A woman turned her juvenile daughter over to a sexual predator to sneak them both into the U.S. in exchange for getting the mother a job, Homeland Security officials said Tuesday, detailing one of the horrific abuses that migrants are able to make of the immigration system.
The man, Ramon Pedro, showed up at a land border crossing in Texas in April, said he was traveling with his daughter, and demanded entry into the U.S., the government says. They were processed and released under the expectation they would return for their immigration proceedings.
But late last month, the man and girl were admitted to a hospital in Fresno, California, for tuberculosis screening — and the doctors discovered the girl had been sexually assaulted.
The hospital then figured out the girl wasn’t related to Mr. Pedro at all.
“In fact, the victim’s mother told her daughter to accompany Pedro to the United States and he would secure her employment,” a Homeland Security official said.
The Huron Police Department arrested Mr. Pedro for rape, forcible sexual penetration, child endangerment and other related charges. He is being held on a $310,000 bond, according to Homeland Security.
The horrifying case comes as the surge of families — and those portraying themselves as families in order to take advantage of immigration policies — has roiled the immigration debate.
The number of families surged in recent years as smugglers figured out that adults could get more lenient treatment if they came with children in tow. While single adults are usually quickly deported, families were processed and released in the hope they would return to be deported later.
Reasons for the quick release are complex, but a major factor both the Trump and Obama administrations pointed to was a 2015 ruling by a federal judge in California who said children couldn’t be kept longer than 20 days in detention. And since the children are generally supposed to be release to parents, the government figured it had to release the families together, giving them a chance to disappear into the shadows.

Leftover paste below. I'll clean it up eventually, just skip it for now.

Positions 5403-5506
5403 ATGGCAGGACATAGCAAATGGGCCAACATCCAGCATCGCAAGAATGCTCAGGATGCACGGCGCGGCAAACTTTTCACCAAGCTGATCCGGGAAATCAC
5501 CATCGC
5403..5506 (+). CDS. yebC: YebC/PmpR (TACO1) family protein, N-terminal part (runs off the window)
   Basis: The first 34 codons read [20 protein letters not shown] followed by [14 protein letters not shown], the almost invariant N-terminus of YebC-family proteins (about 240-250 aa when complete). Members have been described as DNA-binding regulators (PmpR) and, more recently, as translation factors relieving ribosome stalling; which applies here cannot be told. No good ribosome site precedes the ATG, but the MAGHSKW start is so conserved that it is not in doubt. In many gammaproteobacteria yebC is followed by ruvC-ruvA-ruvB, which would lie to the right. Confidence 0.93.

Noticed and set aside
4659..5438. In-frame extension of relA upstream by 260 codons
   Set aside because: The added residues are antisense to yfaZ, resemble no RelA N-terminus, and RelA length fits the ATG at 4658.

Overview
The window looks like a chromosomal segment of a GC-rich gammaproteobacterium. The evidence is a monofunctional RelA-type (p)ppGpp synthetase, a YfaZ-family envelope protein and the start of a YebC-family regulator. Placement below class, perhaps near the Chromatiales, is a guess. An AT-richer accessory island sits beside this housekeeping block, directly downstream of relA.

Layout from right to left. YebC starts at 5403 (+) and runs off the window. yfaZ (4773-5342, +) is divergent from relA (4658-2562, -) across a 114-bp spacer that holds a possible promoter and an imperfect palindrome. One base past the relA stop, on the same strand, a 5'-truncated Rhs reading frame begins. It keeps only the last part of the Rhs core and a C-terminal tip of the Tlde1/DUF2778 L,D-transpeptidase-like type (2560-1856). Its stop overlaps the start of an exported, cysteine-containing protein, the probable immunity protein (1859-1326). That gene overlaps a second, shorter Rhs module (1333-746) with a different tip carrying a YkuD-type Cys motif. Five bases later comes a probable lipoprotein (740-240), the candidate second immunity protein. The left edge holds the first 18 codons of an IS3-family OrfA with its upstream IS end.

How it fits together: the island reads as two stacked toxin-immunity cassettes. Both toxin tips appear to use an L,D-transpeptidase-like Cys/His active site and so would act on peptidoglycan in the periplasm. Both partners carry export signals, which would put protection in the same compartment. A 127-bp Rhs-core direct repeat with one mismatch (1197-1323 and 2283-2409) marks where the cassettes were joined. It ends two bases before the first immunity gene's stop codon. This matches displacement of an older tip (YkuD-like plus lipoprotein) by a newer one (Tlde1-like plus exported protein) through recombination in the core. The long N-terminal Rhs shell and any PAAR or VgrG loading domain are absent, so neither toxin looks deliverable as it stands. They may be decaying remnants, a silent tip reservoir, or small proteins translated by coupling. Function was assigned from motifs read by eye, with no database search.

At the time the Obama administration warned of bad consequences stemming from that decision, known as the Flores Settlement. One of those consequences, the government predicted, would be children getting abducted by people trying to falsely claim to be families.
Indeed the number of such cases soared by 900 percent this year, according to a Washington Times report in May.
In some cases children were kidnapped, while other cases — such as the latest report involving Mr. Pedro — children were apparently loaned to other immigrants to further the family fraud.
Huron Police Chief George Turegano said the investigation was still active and he couldn’t comment beyond the details Homeland Security had released publicly.
Judge Dolly M. Gee, the federal judge who issued the 2015 ruling blamed for creating the situation, declined to respond earlier this year to a request for comment about the abductions, other than to tell a reporter to read her rulings.
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